Revealed: Abbott government tried to remove Gillian Triggs as head of the Australian Human Rights Commission

By Michael Gordon

The Abbott government sought the resignation of the president of the Australian Human Rights Commission Gillian Triggs two weeks before it launched an extraordinary attack on the commission over its report on children in immigration detention.

 
The Abbott government sought the resignation of the president of the Australian Human Rights Commission Gillian Triggs two weeks before it launched an extraordinary attack on the commission over its report on children in immigration detention.

The request was conveyed orally by an official on behalf of Attorney-General senator George Brandis. It was rejected outright by Professor Triggs, who saw it as an attack on the independence and integrity of the commission and herself.

President of the Australian Human Rights Commission, Professor Gillian Triggs, has defended the commission's impartiality.President of the Australian Human Rights Commission, Professor Gillian Triggs, has defended the commission’s impartiality. Photo: Daniel Munoz

Fairfax Media understands that no grounds were given for seeking Professor Triggs’ resignation and that she was told “some other opportunity” would be available to her if she resigned.

Professor Triggs, a former barrister and academic, was appointed president of the commission in July 2012 for a fixed five-year term that is intended to protect the president from political interference.

She can be sacked for bankruptcy or serious misconduct.

Attorney-General George BrandisAttorney-General George Brandis Photo: Alex Ellinghausen

The approach came a fortnight before the government tabled late on Wednesday the commission’s The Forgotten Children report calling for a royal commission into the detention of children under Labor and Coalition governments since 1992.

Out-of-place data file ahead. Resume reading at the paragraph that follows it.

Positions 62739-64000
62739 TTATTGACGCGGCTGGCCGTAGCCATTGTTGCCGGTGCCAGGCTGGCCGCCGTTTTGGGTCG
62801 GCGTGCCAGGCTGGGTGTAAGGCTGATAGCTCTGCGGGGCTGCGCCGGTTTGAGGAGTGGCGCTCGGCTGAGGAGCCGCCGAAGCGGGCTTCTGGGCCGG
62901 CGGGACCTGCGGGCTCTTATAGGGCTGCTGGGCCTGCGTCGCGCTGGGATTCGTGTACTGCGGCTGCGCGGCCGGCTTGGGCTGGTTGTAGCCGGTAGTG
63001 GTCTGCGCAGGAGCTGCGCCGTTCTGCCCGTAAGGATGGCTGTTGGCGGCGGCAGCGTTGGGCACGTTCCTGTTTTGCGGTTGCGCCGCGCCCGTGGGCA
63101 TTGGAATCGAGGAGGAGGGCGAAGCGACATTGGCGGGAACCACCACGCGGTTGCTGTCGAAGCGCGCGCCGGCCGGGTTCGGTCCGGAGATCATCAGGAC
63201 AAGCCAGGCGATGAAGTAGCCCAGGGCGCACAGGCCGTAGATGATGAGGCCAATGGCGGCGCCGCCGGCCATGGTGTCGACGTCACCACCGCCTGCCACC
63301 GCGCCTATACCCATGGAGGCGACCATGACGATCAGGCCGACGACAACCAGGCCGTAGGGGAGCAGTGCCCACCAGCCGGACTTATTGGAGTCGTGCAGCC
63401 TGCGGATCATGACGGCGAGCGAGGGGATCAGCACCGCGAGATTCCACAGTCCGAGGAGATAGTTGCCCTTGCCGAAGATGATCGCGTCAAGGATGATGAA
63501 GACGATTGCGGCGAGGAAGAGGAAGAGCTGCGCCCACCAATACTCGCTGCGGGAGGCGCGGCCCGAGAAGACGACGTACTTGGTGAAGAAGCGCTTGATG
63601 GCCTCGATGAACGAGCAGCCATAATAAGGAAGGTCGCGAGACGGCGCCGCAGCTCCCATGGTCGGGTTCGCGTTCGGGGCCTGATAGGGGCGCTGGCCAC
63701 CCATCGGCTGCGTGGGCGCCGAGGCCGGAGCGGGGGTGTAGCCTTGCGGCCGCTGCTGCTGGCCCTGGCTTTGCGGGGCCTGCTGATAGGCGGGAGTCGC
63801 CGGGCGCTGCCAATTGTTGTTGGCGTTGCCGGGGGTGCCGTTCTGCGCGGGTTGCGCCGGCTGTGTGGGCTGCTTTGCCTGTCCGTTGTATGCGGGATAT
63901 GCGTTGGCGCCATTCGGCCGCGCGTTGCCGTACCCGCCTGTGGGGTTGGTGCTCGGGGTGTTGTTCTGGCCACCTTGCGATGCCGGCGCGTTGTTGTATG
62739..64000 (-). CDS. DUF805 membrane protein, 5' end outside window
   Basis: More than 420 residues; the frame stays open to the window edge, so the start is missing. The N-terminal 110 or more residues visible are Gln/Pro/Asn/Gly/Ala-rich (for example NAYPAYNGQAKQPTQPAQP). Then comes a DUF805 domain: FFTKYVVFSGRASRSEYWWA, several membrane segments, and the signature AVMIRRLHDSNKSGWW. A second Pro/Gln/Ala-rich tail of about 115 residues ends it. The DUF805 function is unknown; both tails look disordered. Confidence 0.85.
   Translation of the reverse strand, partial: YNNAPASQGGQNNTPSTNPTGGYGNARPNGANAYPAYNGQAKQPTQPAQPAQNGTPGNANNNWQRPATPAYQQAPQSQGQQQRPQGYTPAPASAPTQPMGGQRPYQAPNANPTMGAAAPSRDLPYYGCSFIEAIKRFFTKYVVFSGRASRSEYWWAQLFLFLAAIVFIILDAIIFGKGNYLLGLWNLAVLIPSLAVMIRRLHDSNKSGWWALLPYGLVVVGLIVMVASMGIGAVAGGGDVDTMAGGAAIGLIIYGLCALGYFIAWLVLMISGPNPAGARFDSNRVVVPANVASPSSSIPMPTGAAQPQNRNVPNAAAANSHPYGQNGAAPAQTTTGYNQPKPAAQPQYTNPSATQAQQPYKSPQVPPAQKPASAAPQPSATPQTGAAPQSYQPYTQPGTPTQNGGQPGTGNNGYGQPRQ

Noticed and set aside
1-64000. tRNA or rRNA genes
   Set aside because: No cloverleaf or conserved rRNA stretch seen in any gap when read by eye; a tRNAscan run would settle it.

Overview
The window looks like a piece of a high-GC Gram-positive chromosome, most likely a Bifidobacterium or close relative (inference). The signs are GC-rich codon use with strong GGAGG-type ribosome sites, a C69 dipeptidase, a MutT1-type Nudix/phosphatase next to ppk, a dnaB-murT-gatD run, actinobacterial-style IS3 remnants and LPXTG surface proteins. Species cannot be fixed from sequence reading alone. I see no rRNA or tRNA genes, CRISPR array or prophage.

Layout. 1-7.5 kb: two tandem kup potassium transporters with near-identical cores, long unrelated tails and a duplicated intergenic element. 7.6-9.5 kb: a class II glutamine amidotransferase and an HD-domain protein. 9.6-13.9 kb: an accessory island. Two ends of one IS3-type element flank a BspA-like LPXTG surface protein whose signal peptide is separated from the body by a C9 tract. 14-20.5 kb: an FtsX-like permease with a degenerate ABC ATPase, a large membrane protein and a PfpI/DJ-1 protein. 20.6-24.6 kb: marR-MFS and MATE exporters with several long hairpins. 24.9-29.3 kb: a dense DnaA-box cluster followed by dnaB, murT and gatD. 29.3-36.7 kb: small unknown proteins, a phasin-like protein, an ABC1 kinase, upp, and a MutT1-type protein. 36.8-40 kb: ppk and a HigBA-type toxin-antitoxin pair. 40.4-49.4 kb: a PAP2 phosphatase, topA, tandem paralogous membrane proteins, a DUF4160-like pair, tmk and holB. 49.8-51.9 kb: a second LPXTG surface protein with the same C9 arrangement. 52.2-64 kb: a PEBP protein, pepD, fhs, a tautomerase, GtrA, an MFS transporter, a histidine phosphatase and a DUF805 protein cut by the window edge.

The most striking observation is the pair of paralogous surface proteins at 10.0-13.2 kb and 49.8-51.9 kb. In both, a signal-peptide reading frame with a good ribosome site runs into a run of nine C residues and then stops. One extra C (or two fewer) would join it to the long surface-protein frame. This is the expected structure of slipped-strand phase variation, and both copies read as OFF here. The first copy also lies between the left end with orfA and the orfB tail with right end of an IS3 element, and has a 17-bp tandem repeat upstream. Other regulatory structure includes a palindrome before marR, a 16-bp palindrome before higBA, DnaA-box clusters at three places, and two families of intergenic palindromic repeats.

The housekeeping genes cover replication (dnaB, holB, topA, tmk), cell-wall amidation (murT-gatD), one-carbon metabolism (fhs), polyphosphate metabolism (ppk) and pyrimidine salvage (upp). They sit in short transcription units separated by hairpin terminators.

The report found that detention had caused significant mental and physical illness to children and was in breach on Australia’s international obligations. It called for the release into the community of more than 300 children in detention on the mainland and on Nauru.

The government was handed the report in November and tabled it late on the last possible day available under convention.

Mr Abbott has branded the report a “transparent stitch-up”, saying the commission would have been better advised to write former immigration minister Scott Morrison a congratulatory letter for stopping the boats.

His attacks were echoed by ministers including Senator Brandis, Mr Morrison, and Immigration Minister Peter Dutton.

Fairfax Media has contacted Senator Brandis for comment.

Professor Triggs refused to comment on the push to remove her when contacted by Fairfax Media on Friday.

But she mounted a strong defence of the commission’s impartiality, saying it had tabled numerous reports critical of the impact of mandatory immigration detention to the former Labor government and had intervened in the High Court to oppose its so-called “Malaysian solution”.

“I am very disappointed that the substance of the report is being ignored for an inaccurate allegation of bias,” she said.

The inquiry had been planned to coincide with the 10th anniversary of the commission’s first investigation of children in detention and was called “when the government was not releasing children and their period of detention had reached unacceptable levels”, she said.

Reports raising concerns about the impact of detention on children had been tabled in 2012 and 2013 during the period of Labor rule, she said.

“To suggest that, all of a sudden, the commission concentrated on the issue because there was a new government is a serious misrepresentation of the facts.”

Government criticism of the report has focused on the timing and the fact that it has dramatically reduced the number of children in detention from the peak of almost 2000 under the former government.

But Professor Triggs has said she welcomed the fall in the number of children in detention under the Abbott government from around 1100 to 211 on the mainland and 119 on Nauru. “I totally reject any suggestion that this report is a politicised exercise.”

She has also rejected the government’s claim that the report is out-of-date, saying more than 300 children are still in detention.

“This is a document of record, but it’s a document of a continuing position in relation to these children.”

via Revealed: Abbott government tried to remove Gillian Triggs as head of the Australian Human Rights Commission.

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